February 1, 2008 / 2:12 PM / 9 years ago

Toronto stocks to rise, but U.S. jobs report eyed

3 Min Read

TORONTO, Feb 1 (Reuters) - The Toronto Stock Exchange's main index was set to kick of the month with a gain on Friday, taking a cue from technology, following positive quarterly results in Canada and a major takeover bid in the United States.

However a weaker-than-expected U.S. jobs report could muffle any gains on the TSX, which is very sensitive to signs of weakness in the United States, Canada's biggest trading partner.

The early headlines were dominated by software giant Microsoft's (MSFT.O) $44.6-billion offer for Internet media firm Yahoo YHOO.O, a blockbuster deal that lifted global stock markets and was seen doing likewise in North America. For details, see: [nN01391944]

In the Canadian tech sector, Celestica Inc (CLS.TO) could rise after the contract electronics manufacturer said its fourth-quarter loss shrank and its revenue was higher than expected. For details, see: [nN31627407]

Sierra Wireless SW.TO, meanwhile, could rise after the company's quarterly profit beat its expectations. For details, see: [nN31366893]

"We're in to a little uptrend here so the market will likely follow through," said Douglas Davis, president at Davis-Rea. "We should rise mildly today."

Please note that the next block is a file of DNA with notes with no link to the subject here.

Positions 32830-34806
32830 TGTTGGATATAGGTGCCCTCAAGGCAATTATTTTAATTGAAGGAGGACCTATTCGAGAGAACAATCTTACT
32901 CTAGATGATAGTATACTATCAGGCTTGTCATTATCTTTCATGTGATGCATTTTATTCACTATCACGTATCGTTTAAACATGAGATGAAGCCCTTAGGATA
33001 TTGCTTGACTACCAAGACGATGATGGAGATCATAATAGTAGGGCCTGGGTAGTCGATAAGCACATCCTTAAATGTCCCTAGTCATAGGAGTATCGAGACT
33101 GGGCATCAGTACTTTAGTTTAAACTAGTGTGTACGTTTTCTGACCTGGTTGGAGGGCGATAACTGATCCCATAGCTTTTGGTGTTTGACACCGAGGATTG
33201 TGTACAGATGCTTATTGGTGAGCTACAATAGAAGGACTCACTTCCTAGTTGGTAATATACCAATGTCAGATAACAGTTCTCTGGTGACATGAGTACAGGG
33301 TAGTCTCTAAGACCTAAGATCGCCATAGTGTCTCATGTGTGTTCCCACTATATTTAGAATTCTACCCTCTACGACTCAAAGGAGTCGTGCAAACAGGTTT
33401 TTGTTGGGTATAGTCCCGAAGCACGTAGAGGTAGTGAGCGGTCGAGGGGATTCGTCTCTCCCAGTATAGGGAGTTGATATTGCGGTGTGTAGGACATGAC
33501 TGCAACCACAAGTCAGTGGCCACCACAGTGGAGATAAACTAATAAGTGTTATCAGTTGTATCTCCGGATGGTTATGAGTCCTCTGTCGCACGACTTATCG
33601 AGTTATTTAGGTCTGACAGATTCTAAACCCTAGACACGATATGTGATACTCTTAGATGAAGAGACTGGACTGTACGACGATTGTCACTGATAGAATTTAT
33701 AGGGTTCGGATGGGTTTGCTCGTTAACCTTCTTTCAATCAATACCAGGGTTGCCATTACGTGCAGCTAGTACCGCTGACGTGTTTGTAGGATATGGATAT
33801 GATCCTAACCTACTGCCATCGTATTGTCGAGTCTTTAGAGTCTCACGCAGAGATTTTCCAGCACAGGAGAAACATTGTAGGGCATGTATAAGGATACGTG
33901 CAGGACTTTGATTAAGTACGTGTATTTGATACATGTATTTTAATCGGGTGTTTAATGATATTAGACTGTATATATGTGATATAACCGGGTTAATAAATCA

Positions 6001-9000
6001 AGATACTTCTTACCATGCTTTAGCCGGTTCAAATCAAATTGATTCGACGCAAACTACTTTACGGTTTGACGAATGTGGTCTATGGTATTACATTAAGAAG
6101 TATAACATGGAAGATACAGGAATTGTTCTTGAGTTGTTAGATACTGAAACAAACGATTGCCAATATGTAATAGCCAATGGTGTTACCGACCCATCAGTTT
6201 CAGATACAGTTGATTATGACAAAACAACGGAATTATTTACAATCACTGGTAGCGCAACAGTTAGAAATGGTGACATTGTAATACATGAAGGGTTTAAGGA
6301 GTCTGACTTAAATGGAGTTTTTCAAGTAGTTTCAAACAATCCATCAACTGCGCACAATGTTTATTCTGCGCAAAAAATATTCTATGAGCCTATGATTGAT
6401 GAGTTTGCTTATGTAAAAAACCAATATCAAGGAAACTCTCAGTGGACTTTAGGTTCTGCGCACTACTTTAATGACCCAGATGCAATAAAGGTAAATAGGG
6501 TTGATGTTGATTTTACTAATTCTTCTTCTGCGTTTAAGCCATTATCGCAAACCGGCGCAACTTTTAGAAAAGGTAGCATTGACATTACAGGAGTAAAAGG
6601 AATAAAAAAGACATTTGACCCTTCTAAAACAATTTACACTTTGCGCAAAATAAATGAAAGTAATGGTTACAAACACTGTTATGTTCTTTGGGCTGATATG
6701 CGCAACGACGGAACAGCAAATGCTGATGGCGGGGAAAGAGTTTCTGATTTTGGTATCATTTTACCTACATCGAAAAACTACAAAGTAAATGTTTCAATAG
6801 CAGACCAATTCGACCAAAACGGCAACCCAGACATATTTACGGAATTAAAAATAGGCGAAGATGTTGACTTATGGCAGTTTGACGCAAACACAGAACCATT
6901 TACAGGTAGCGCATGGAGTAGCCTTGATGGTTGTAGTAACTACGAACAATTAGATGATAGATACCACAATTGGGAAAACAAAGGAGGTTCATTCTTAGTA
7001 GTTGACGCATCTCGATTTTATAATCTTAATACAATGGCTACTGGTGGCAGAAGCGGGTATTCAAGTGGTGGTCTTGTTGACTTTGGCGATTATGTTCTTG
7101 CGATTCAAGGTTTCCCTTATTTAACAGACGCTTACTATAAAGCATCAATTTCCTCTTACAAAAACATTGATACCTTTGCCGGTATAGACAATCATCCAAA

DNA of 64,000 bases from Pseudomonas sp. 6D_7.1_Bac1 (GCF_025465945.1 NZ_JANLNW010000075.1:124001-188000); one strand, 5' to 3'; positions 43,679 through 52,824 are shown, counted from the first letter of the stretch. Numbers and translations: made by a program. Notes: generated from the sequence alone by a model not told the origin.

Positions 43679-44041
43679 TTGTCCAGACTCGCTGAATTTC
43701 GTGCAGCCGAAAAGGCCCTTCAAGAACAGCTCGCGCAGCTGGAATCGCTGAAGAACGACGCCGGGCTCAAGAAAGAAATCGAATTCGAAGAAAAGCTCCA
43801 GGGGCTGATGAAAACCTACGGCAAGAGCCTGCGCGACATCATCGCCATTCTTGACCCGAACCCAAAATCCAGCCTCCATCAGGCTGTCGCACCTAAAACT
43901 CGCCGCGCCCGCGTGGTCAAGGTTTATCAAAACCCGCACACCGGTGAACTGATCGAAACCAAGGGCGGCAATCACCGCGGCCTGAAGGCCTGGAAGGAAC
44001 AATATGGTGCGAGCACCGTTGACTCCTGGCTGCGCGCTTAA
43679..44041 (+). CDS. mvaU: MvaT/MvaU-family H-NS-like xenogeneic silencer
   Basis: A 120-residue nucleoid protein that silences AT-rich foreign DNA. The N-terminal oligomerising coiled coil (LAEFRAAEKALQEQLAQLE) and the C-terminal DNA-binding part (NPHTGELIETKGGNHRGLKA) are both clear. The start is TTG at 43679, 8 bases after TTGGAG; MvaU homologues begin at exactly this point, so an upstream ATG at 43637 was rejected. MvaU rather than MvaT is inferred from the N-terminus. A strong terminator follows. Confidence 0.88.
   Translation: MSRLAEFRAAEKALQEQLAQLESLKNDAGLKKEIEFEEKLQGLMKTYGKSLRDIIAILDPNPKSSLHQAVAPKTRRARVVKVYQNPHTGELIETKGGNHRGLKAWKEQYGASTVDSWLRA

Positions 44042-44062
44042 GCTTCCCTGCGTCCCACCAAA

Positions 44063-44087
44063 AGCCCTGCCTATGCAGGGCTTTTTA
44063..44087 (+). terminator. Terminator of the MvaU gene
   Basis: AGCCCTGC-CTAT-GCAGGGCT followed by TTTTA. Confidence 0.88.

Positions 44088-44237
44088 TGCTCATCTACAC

The S&P/TSX composite index .GSPTSE lost nearly five percent in January. Midway through the month, it dipped just below the 12,000-point threshold for the first time in more than a year as fears of a U.S. recession reached a fever pitch.

It has risen 8.4 percent in the last eight days, and finished the month with a strong rally on Thursday.

However, that momentum could be crimped by a U.S. report that showed employers unexpectedly cut 17,000 non-farm jobs in January, an alarm bell for those worried about the prospect of a U.S. recession.

Analysts polled by Reuters expected 80,000 jobs would be added in the month. For details, see: [nN31344795]

The benchmark TSX starts the day at 13,155.10 after jumping 156.89 points, or 1.2 percent, in a bargain-hunting rally the day before.

$1=$1.00 Canadian Reporting by Jonathan Spicer; Editing by Scott Anderson

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